For political pressure groups like Ontario Proud, which provided massive support to Ontario Premier Doug Ford’s campaign, there’s a strategic push to demonize the left in order to continue to accumulate capital uninterrupted. When politicians avoid recognizing that LGBTQ2 youth homelessness in Toronto constitutes a crisis, for instance, they can present it as an issue of kids gone rogue rather than a preventable problem with socio-economic causes and solutions. That means they don’t need to increase property taxes in order to fund new shelters; they don’t need to raise the minimum wage to match inflation so that people can actually afford housing; and they don’t need to support programs and services for LGBTQ2 folks in low-income neighbourhoods. They win, we lose.
The same pattern is occurring all over the world. In the US, American nationalists attempt to legislate trans people out of existence and paint LGBTQ2 activists as “snowflakes” and “social justice warriors” in order to demonize the entire political left. In the UK, anti-trans rhetoric is a way for conservatives to flex their “British values” and silence pro-labour activism in the age of Brexit. Nationalism and transphobia often go hand in hand.
So much of this political heat falls onto trans people because conservatives are no longer able to attack the traditional targets of nationalism: feminist and queer activism.
In fact, it’s become less palatable for even vocally conservative politicians to express anti-woman and anti-gay hatred. The Conservative Party of Canada (CPC) ended its official opposition to same-sex marriage in 2016, and several high-profile CPC MPs claim themselves to be feminists. But it’s much more convenient to target trans people — a group for whom formal recognition is very fresh and still fragile (the federal trans rights bill only passed in 2017).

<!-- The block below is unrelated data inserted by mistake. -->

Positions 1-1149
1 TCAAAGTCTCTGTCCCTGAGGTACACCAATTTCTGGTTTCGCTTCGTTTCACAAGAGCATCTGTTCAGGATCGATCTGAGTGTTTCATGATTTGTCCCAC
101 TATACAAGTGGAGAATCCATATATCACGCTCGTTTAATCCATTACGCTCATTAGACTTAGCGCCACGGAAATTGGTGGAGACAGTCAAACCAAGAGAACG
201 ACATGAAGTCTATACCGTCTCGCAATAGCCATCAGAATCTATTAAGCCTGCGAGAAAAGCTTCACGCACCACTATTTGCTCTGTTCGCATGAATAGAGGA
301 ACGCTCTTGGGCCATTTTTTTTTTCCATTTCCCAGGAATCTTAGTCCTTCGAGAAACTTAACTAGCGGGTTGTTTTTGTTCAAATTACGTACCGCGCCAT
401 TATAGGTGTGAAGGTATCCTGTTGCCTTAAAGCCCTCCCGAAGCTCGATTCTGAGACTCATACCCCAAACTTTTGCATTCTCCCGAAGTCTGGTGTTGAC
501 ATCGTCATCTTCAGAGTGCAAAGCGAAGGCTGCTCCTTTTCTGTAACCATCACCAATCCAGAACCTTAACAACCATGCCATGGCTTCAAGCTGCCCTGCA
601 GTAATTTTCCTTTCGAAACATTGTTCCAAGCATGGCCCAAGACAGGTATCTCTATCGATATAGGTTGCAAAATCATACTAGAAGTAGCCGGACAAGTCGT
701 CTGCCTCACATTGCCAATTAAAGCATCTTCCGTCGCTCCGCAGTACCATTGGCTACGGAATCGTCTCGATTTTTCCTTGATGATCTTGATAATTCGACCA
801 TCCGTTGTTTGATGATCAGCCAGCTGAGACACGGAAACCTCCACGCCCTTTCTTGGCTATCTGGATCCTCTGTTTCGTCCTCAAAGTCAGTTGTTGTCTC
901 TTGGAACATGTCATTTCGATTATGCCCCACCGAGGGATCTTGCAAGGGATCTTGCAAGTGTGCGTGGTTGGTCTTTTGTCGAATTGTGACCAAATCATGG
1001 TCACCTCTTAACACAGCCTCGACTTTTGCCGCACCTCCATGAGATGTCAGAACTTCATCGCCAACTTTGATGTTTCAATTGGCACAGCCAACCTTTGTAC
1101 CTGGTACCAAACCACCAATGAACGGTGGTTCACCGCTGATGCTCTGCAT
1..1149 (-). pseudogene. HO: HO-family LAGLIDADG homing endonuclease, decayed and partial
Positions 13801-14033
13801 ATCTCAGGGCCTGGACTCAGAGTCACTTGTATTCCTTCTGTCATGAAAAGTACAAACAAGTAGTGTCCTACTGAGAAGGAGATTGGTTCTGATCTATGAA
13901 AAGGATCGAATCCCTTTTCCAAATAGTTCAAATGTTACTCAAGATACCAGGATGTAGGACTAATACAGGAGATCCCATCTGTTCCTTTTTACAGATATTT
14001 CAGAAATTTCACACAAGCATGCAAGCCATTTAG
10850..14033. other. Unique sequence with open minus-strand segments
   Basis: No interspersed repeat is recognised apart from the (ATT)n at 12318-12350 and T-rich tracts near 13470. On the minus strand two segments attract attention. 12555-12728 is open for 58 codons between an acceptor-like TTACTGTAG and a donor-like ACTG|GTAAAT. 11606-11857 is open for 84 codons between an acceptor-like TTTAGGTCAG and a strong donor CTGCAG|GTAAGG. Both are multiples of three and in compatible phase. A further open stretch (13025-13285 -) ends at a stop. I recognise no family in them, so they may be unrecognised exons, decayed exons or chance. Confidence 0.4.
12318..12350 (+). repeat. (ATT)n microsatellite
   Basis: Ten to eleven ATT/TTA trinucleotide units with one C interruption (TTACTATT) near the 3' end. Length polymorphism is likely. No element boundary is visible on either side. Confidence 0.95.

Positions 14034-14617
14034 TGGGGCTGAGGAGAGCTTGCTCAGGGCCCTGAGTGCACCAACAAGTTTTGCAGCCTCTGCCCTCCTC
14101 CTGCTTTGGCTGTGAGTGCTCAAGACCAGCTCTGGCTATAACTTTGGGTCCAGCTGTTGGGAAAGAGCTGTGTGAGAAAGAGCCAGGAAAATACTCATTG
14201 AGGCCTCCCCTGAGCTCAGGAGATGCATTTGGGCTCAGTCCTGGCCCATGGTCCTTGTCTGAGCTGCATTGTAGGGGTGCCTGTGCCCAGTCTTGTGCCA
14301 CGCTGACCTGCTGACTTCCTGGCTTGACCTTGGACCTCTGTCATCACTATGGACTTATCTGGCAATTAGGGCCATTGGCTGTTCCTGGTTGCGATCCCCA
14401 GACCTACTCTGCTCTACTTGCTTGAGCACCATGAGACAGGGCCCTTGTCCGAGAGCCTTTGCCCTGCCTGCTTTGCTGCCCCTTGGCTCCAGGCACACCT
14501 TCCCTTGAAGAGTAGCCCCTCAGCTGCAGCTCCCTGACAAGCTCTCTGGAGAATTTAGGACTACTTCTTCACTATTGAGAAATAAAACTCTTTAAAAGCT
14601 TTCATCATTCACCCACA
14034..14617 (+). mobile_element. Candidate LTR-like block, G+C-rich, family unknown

This isn’t to say that homophobia is somehow absent from Canadian society. There are countless examples that show that homophobia persists — from elderly queer people experiencing discrimination in long-term care facilities to LGBTQ2 youth facing anti-queer educational curricula. But on the whole, politicians are finding that open homophobia is less acceptable than it used to be; it comes with backlash and criticism, rather than silent assent. And high-profile gestures like Trudeau’s 2018 apology to the queer people purged from government have solidified this cultural shift — though many LGBTQ2 people have pointed out that apologies are largely empty gestures without any accompanying material compensation.
The same principle holds for overt misogyny. Canada remains an unsafe and unkind country for women (especially women of colour) — consider rates of intimate partner abuse, police negligence around sexual violence and the cruel mistreatment of women struggling with incarceration. Yet as a result of massive grassroots activism around incidents of anti-feminist violence in Canada and photo-op gestures toward equality, mainstream political discourse has experienced a shift. Aggressive anti-feminism is out of fashion on Parliament Hill.
But even these symbolic gestures have become a threat to far-right conservatives who want to get back to the “good old days” of patriarchal institutionalization. Unable to attack the left by targeting women and queer folks, those who fear progressive change have found success in turning on trans people.
And so, for most conservatives (and some liberals), gender identity constitutes a kind of political sticking point that stirs up confusion and fear in many people. This allows politicians to frame matters in such a way so as to position themselves as uniquely enlightened, moral and patriotic, and their opponents as irrational, unreasonable and irredeemably ideological. It’s a safe place to couch their traditionalism and ignore the many socio-economic problems facing disadvantaged people, and the kind of solutions that would be costly for privileged conservatives.
In that respect, Canadian conservatives pick on trans people mostly because they can, at a time when it’s getting harder to pick on gays and women as overtly as they would like. And because open anti-feminism and homophobia is no longer the standard, politicians are searching for a new subject on which to displace their patriarchal anxieties and power grabs.
They pick on trans people because they can. But also because people let them. And that has to change.